Along the way, Musashi and Jinrai encounter members of the Sushi Liberation Front, a resistance force opposing the Empire's subjugation and its hoarding of sushi. Musashi agrees to join the Sushi Liberation Front, and is able to drive Kodiak's forces out of Republic territory. Pressing their advantage into Imperial territory, the Sushi Liberation Front eventually reaches Fort Fugu, an Imperial stronghold being held by the Empire's top general, a legendary sushi striker named Tiburon (Vegas J. Jenkins). As Musashi faces Tiburon, however, Tiburon unleashes his ultimate technique known as Sushido (a way of consuming sushi in a manner so poetic it freezes enemies in place). While frozen, Tiburon reveals that he is, in fact, Musashi's father Jubay. He reveals he defected from the Sushi Liberation Front once he had learned of a dark secret within; this had also led Musashi's mother to throw herself beyond the great shrine gate where sushi came from in despair. Once Tiburon leaves, Musashi confronts Masa (T. Axelrod), the leader of the Sushi Liberation Front, on the matter, and is incensed to learn that the soldiers of the Sushi Liberation Front are trained to discard the rice and eat only the tastiest part of the sushi, in order to improve their abilities. Finding this to be a travesty, Musashi challenges and defeats Masa to claim leadership of the Sushi Liberation Front, declaring that sushi must be respected and consumed in its entirety.

Soon after, Musashi learns where Franklin is being kept prisoner. Musashi heads alone to the distant facility where Franklin is imprisoned, and discovers that it is a torture facility, where prisoners are force-fed an endless stream of wasabi. After defeating Kodiak, who had been reassigned there after again losing the Republic's territory, Musashi is able to rescue Franklin. However, due to extensive torture, Franklin is no longer able to continue being a sushi striker. Ara-o asks Musashi to pledge with it in order to continue Franklin's dream that Musashi had inherited. In doing so, Musashi masters their own form of Sushido, and is able to challenge Tiburon in combat once more.

The Sushi Liberation Front breaches the heart of Imperial territory, and Musashi defeats Tiburon in combat. Tiburon is forced to admit defeat, and, rejoining the Sushi Liberation Front under his former name of Jubay, tries to convince child emperor Octavius (Griffin Burns) to surrender peacefully. However, Octavius has been traumatized by the fact that he had long been denied sushi by his own parents, and goes insane, leading to a climactic battle. After a long struggle, the emperor is defeated, and despite Musashi attempting to make peace by sharing a plate of sushi with him, the emperor chooses to depart to, according to Jinrai, "the place where sushi comes from".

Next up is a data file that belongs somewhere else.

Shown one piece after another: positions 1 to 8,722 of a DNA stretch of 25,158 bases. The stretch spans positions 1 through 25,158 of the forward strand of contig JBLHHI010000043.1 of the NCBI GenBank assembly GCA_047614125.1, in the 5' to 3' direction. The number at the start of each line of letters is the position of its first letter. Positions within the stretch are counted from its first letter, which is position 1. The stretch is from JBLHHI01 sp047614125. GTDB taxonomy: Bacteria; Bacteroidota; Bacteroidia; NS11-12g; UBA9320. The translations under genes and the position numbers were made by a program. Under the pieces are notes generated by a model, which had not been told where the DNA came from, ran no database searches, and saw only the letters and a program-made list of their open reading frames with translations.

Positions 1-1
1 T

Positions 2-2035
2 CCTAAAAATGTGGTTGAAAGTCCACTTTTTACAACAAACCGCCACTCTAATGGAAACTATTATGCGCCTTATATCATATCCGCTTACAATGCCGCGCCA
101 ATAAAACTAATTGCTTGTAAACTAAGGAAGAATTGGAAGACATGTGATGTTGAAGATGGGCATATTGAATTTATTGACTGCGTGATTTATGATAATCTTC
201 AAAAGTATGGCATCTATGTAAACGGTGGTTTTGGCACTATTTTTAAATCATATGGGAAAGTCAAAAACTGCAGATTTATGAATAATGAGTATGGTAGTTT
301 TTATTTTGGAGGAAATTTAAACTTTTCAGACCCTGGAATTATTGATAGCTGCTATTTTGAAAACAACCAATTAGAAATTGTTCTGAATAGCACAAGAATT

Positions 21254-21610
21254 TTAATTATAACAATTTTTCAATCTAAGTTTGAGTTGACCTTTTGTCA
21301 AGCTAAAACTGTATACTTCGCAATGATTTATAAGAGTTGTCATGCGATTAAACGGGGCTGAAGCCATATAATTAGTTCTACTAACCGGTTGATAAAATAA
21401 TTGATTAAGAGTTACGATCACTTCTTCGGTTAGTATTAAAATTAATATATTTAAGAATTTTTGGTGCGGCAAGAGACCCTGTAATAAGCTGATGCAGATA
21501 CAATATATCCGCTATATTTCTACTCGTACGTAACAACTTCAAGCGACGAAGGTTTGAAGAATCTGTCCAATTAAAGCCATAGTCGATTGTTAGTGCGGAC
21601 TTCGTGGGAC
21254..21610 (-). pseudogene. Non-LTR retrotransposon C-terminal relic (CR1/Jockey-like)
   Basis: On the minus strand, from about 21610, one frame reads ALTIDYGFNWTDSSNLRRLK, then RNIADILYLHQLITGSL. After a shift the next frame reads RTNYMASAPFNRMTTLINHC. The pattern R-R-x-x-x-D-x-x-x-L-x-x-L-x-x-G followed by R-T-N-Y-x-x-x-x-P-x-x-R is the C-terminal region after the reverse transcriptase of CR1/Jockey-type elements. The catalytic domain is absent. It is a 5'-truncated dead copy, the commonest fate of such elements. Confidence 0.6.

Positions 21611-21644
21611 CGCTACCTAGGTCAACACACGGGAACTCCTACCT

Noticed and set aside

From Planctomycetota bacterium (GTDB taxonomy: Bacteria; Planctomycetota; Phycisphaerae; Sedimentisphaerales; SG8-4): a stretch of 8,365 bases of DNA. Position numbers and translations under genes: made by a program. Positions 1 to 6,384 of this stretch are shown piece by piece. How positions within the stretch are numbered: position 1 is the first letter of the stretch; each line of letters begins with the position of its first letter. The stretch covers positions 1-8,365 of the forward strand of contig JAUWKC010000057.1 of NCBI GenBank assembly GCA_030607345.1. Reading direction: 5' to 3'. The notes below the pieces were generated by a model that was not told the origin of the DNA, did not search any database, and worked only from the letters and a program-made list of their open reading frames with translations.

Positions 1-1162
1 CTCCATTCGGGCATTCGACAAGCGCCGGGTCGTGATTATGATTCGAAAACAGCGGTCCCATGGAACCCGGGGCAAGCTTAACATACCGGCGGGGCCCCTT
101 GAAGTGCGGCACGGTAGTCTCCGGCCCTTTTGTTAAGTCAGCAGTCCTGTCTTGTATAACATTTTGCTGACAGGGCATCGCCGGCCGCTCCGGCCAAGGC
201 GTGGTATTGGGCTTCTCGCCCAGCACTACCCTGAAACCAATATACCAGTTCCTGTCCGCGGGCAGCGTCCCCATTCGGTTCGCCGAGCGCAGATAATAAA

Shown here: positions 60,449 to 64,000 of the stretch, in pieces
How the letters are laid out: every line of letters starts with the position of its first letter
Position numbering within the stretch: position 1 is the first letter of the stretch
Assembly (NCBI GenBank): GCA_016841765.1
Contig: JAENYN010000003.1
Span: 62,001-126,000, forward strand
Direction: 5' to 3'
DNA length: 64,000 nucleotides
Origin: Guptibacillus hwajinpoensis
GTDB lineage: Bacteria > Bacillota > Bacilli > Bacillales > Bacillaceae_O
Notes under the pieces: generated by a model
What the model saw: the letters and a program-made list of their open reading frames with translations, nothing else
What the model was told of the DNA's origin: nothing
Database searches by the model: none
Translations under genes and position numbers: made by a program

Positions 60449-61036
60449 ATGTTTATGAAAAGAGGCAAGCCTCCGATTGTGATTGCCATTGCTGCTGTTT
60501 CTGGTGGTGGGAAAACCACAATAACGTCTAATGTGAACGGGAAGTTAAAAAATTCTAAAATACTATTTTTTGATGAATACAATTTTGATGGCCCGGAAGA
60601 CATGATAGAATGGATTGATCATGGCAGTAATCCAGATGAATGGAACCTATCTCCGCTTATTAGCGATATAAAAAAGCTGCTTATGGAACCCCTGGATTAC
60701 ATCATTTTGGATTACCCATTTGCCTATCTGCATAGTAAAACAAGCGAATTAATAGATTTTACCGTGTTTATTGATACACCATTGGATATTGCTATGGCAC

With the emperor defeated, the land is at peace once more, and the people of the land, in both the Empire and the Republic, are free to enjoy sushi. Jinrai finally reveals to Musashi that sushi originally came from the fish in the sea, but due to human activity, the fish slowly became extinct, and were reincarnated into sushi sprites. The sushi sprites are able to maintain their strength and continue to produce sushi through the people's appreciation and gratitude for sushi; values that Musashi must treasure and cherish every time sushi is consumed. The story ends with Musashi and Jubay living out their lives together in peace, hoping that some day, Musashi's mother will return, so they can become a family once more.

Development and releaseEdit

Development began when Nintendo producer, Hitoshi Yamagami, asked Tokyo Mirage Sessions ♯FE director, Kaori Ando, for ideas on new Nintendo 3DS and Nintendo Switch software, Ando pitched an idea for a game about eating sushi. Although confused by the concept, he and the team eventually worked to flesh out the concept, conceiving the characters, the general premise for the game, as well as writing the story. Nintendo then shopped the project around to four potential co-development partners. indieszero, who had previously worked with Nintendo on NES Remix and Electroplankton, was the last company approached, and they suggested to make it a puzzle game. The puzzle game indeszero pitched was different from the final product. Nintendo and indieszero then worked to refine and finalize the core mechanics for the game.[5]